Latham, James (1696–1747), painter, was born in Co. Tipperary, a member of a now extinct family, the Lathams of Meldrum and Ballysheelan, near Cashel. Biographical records of Latham's life remain scarce. He travelled to Antwerp to study, possibly at the suggestion of the painter Garret Morphy (qv), and as ‘Jacobus Latham, schilder’, became a member of the guild of St Luke in Antwerp (18 September 1724 to 18 September 1725). He may also have visited Paris and London. He settled in Dublin in 1725, where he married a woman named Joan and had four daughters and one son. He was living in Trinity Street, Dublin, when he died 26 January 1747.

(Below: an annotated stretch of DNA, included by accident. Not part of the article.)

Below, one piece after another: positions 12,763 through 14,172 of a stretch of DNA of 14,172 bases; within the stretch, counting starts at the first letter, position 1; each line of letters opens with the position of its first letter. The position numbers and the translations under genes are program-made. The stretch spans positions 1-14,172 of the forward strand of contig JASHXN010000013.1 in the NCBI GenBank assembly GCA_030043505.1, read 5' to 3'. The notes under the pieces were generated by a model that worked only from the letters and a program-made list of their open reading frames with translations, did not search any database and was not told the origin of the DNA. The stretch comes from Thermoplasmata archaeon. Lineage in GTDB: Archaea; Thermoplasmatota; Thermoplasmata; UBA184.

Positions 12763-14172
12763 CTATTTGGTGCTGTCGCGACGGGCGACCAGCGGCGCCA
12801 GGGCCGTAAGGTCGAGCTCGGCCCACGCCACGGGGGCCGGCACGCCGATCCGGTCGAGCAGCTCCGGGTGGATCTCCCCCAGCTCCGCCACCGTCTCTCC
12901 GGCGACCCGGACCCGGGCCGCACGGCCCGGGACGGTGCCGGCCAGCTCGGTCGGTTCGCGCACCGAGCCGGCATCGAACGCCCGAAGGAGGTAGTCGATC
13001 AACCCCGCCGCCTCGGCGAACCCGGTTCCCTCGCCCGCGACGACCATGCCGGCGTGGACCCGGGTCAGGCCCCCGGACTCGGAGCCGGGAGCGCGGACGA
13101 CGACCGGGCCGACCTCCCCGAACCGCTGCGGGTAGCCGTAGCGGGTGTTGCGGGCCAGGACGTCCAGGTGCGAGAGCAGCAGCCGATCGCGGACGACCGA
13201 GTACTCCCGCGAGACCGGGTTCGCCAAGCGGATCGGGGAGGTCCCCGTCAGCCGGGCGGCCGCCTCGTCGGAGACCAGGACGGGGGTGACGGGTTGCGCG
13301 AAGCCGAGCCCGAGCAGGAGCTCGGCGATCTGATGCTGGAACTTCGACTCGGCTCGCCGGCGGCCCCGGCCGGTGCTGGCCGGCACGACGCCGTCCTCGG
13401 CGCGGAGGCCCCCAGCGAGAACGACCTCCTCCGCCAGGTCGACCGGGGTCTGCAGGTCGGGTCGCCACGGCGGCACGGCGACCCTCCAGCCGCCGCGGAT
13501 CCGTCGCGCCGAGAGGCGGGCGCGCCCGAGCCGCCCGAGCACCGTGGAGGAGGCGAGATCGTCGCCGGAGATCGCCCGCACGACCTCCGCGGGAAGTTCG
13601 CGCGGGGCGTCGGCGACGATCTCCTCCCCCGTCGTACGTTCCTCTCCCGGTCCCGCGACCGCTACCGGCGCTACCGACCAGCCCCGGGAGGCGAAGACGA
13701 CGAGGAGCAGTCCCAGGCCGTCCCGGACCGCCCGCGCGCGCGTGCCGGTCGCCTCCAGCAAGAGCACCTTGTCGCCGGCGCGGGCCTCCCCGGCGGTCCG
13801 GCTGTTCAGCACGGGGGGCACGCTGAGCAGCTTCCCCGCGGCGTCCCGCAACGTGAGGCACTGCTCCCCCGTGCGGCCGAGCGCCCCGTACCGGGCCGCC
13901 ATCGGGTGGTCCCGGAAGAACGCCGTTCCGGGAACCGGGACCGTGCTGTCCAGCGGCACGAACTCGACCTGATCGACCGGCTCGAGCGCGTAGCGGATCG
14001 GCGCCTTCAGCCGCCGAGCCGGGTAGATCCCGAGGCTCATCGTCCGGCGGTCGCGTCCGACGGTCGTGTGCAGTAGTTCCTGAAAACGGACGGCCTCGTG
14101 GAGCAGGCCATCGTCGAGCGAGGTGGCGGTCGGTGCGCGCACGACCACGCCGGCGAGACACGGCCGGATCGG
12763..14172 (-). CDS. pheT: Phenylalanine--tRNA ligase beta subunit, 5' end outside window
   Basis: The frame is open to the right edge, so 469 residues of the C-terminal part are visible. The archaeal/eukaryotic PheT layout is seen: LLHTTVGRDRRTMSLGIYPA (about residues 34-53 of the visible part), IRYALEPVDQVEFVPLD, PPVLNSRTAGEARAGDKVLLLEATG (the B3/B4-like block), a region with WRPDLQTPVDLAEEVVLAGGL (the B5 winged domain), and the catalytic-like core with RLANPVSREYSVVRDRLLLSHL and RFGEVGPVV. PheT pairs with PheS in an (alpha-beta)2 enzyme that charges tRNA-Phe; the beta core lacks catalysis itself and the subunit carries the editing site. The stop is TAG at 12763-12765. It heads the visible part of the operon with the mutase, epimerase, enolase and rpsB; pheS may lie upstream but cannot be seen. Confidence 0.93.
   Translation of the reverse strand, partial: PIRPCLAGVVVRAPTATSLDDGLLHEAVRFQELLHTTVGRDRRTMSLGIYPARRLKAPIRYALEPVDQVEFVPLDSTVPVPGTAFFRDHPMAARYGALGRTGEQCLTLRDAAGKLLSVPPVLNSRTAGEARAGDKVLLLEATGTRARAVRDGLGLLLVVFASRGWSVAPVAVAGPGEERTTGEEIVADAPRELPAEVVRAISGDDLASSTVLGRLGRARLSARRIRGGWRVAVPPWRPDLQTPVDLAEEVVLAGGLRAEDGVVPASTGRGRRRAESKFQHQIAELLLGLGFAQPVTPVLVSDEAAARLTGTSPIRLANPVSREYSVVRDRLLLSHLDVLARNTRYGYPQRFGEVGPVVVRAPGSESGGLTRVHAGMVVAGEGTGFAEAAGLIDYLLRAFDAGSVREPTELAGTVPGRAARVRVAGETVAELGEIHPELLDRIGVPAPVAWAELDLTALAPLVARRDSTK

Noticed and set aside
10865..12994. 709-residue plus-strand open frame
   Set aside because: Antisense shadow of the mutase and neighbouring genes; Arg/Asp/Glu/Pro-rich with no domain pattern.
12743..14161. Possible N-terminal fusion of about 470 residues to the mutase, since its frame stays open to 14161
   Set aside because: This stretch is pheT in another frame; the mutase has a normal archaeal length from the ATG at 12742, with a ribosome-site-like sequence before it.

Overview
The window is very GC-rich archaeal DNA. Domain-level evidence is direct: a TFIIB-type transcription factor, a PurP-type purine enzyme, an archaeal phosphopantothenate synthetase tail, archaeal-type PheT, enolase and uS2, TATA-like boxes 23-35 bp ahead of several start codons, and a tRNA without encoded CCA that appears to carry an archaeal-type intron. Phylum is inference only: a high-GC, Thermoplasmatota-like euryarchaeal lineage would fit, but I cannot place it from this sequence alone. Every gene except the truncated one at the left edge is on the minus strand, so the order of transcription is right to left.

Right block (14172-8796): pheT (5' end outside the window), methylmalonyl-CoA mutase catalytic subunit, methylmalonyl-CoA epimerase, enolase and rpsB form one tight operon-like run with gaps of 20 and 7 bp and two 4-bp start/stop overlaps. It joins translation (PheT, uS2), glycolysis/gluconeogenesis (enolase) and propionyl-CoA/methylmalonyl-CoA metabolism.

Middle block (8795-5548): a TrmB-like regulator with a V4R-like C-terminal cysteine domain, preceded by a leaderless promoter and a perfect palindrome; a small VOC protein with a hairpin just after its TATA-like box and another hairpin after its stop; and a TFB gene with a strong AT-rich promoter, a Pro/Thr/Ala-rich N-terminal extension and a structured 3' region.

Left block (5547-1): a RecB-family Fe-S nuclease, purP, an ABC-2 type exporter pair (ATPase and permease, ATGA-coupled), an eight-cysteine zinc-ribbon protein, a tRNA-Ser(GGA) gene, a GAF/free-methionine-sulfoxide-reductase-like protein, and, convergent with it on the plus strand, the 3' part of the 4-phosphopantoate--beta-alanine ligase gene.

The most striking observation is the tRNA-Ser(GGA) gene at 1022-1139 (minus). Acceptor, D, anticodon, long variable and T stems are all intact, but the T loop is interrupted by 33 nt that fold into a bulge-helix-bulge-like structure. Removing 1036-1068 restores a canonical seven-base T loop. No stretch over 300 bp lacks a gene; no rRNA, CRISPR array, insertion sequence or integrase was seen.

In his day Latham was a prolific and highly regarded portrait painter whose sitters included such eminent contemporaries as Bishop George Berkeley (qv), Peg Woffington (qv), the composer Francesco Geminiani, Charles Tottenham (qv), MP, and Eaton Stannard (1685–1755), recorder of Dublin. Latham's reputation has since lapsed, largely because of the difficulty of tracing his work, which he did not sign and was often misattributed to the English artists William Hogarth and Joseph Highmore. Recent critical research however has recovered several of Latham's paintings (often by linking identifiable engravings with their originals), and some seventy works are now known, most of which were painted in the last fifteen years of his life. He is now regarded as the leading Irish painter of the period, particularly accomplished in the skilful rendering of delicate textures (notably lace, silk, and hair). He frequently painted more than one member of a family, and produced a number of double portraits, such as ‘Bishop Clayton and his wife’ (NGI). Among his finest work is a series of four three-quarter length portraits executed for the Cosby family, of Queen's Co. (Laois), painted over a period of ten years. Pasquin records that Latham also painted history scenes, ‘but not with equal success’ (29). His reputation survived his death by some decades; in 1778 Thomas Campbell opined Latham's artistic superiority to Charles Jervas (qv), and Latham originals were owned by the painters Philip Hussey (qv) and Jonathan Fisher (qv).